McAuliffe also detailed how his own actions have differed from Trump’s. He wrote how in early May, he signed an order to reduce carbon emissions in the Commonwealth.

U.S. Sen. Tim Kaine (D-Va.) said the president’s choice goes against the country’s history of scientific innovation.

“The President seems to think that the U.S. commitment to cut about [one quarter] of our carbon pollution by 2025 is beyond the grasp of the country that won World War II and put men on the moon,” Kaine said in a statement.

Kaine added that he wants to be able to tell his future grandchildren that the US met the environmental challenge “head-on and triumphed over it, not shrank and cowered from it.”

U.S. Sen. Mark Warner (D-Va.) called the president’s announcement a “rejection of settled science.” He also highlighted how this historical decision will impact Virginians in the future.

“It poses a direct threat to Virginia’s environment, economy and way of life,” Warner wrote in a statement.

But Kaine managed a few optimistic words amid the swirl of pessimism and condemnation.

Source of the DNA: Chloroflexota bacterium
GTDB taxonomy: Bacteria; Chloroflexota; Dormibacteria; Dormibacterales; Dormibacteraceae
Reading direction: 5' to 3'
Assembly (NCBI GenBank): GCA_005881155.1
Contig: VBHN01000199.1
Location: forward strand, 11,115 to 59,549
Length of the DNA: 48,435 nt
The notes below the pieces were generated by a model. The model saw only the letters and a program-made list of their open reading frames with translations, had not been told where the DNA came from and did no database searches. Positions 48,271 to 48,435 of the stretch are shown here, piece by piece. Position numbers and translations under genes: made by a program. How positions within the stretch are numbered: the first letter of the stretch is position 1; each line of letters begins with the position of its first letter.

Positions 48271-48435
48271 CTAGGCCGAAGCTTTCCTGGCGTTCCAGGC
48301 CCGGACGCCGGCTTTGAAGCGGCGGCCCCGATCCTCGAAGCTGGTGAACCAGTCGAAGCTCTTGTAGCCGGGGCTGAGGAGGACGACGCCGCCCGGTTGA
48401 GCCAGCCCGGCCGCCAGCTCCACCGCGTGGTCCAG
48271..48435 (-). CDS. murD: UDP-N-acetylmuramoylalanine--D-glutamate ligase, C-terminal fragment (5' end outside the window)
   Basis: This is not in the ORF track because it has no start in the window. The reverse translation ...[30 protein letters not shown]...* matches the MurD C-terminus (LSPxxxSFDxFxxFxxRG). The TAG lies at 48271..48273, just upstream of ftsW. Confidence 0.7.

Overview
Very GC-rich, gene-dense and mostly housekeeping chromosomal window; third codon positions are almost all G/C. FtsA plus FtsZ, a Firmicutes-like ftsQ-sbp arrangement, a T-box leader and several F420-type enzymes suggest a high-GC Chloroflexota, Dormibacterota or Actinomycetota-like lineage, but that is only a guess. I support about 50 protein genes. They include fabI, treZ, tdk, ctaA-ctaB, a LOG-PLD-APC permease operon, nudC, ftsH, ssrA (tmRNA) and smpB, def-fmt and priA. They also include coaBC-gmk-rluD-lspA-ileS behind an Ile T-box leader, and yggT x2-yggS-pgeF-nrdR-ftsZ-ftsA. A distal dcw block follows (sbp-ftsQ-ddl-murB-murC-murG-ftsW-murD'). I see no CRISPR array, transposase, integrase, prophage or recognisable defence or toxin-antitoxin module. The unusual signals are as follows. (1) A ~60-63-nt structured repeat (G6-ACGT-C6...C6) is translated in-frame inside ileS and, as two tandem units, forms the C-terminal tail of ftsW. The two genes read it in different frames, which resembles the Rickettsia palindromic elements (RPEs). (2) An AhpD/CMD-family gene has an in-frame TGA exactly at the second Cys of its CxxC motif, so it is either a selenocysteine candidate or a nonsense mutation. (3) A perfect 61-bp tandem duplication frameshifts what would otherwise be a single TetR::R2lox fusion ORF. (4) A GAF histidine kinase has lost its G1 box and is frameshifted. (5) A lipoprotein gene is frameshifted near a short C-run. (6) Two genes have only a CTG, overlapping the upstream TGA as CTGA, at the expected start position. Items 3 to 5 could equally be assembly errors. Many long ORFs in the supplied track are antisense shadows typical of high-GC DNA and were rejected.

“I am confident that our nation’s optimistic, can-do spirit will eventually prevail over this short-sighted dereliction of America’s leadership role,” he said.

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Morning Notes

Budget Plan Has Slightly Lower Tax Rate Hike — The 2017-2018 county budget that Arlington County Board members are set to vote on this weekend includes a 1.5 cent tax rate hike, a half cent lower than first proposed. The budget includes increased funding for schools, Metro, county employee raises, land acquisition and services for immigrants faced with deportation. It raises the tax burden on the average homeowner by about $300. [InsideNova, Washington Post]